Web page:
DETROIT–Comerica Bank’s Michigan Economic Activity Index declined in October to a level of 117.8 from a revised September index of 118.
The index is comprised of nine variables: nonfarm payroll employment, continuing claims for unemployment insurance, housing starts, house price index, industrial electricity sales, auto assemblies, total trade, hotel occupancy and sales tax revenue.
Comerica officials said the effects of the UAW strike against General Motors impacted some of the variables. In October, only two of the nine components were positive: housing starts and state sales tax revenue. Residential construction rose in many areas late in 2019 as the Federal Reserve cut key interest rates.
Housing prices and hotel occupancy, meanwhile, were unchanged in October, while nonfarm employment, unemployment insurance claims, industrial electricity demand, light vehicle production and total state trade all declined during the month. All declining components were weighed down by the six-week UAW strike. Even though striking workers are not eligible for unemployment insurance benefits, the production shutdown at GM backed up their supply chain, resulting in temporary layoffs of non-striking workers. Many of those workers were eligible for unemployment insurance benefits.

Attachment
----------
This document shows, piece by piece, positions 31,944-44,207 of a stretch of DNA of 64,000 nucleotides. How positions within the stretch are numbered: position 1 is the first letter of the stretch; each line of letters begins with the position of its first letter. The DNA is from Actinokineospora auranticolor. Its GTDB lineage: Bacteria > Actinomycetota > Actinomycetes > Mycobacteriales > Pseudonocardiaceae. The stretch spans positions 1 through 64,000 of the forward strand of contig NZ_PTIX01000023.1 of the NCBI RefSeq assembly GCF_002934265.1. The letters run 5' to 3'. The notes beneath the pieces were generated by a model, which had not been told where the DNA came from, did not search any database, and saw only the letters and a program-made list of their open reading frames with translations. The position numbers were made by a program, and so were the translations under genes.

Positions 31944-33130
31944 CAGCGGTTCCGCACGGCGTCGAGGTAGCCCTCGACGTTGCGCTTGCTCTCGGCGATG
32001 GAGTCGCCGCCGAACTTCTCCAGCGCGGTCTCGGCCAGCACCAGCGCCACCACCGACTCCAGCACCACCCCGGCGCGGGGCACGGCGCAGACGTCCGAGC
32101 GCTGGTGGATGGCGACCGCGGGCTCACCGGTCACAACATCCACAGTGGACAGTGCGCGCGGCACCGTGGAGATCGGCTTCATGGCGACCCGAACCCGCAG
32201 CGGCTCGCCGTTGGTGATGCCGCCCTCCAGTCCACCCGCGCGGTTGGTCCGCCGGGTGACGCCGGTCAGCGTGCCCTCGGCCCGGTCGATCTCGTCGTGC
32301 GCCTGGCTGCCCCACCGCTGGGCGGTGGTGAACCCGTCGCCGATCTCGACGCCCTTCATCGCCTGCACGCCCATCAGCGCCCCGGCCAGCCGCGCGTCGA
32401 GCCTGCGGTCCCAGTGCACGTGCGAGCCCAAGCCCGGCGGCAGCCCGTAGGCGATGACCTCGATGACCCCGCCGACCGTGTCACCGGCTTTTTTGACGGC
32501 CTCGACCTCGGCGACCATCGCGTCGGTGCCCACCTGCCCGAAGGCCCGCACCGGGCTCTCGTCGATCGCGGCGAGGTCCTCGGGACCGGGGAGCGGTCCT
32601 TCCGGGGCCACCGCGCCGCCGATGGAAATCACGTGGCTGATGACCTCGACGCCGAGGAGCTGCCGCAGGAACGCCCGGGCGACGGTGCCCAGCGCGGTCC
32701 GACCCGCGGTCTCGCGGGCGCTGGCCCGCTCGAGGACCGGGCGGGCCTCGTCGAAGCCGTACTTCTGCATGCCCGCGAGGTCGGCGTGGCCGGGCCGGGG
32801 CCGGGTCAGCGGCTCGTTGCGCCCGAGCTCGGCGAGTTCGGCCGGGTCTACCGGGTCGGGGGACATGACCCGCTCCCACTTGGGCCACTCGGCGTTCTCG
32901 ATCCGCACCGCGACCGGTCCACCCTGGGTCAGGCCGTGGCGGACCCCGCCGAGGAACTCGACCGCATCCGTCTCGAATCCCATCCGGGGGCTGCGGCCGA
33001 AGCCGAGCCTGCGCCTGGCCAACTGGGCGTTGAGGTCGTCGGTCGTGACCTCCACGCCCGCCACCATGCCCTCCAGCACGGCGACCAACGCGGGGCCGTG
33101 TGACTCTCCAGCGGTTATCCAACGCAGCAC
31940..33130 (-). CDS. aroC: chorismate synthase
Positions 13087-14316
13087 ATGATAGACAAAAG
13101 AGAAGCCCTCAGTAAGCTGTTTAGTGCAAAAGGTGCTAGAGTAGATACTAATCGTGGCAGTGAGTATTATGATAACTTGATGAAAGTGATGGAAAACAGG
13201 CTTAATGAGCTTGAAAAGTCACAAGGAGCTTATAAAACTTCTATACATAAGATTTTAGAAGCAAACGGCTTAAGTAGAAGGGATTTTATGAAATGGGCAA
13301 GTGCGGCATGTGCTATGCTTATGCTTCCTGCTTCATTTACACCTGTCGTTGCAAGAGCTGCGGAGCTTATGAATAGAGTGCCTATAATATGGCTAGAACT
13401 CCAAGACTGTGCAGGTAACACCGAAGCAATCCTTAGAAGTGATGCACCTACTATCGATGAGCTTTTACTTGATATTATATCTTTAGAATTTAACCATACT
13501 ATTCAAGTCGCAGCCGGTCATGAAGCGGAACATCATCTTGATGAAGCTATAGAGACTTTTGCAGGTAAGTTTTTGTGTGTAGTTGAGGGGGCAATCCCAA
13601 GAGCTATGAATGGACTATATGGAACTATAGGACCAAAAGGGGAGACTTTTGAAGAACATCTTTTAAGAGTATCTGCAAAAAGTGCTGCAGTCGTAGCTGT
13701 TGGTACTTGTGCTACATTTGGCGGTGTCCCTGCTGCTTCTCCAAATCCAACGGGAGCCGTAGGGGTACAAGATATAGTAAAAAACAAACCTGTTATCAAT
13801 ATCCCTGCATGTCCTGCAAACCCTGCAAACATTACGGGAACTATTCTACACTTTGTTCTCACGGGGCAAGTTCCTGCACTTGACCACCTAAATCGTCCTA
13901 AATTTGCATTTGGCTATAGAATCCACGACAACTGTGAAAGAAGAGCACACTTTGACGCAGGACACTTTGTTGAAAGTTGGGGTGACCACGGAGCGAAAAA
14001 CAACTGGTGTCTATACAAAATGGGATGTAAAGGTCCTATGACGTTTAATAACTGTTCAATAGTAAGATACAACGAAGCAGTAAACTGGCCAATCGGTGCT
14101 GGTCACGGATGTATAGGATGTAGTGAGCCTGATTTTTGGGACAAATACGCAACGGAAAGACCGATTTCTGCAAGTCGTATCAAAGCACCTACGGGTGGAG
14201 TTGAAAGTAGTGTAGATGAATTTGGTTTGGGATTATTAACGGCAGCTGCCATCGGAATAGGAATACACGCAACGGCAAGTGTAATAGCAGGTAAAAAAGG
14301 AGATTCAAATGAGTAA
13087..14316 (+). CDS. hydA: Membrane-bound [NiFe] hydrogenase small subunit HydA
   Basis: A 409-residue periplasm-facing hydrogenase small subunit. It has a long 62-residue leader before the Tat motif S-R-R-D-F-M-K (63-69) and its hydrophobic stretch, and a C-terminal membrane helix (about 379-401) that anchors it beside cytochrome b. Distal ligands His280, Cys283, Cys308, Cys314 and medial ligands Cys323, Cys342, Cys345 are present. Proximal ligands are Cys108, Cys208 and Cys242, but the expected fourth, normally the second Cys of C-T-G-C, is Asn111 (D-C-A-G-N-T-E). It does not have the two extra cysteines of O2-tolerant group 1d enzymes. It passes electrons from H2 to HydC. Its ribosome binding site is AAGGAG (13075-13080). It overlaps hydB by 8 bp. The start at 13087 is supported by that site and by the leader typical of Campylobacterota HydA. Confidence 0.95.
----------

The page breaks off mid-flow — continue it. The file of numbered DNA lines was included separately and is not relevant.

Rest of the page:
The index is seasonally adjusted, converted to constant-dollar values, and expressed as a three-month moving average.
October’s reading is 20 points, or 20 percent, above the index cyclical low of 97.9, reached at the bottom of the last recession in 2007-09. The index averaged 118.6 points for all of 2018, 0.2 points above the index average for 2017.
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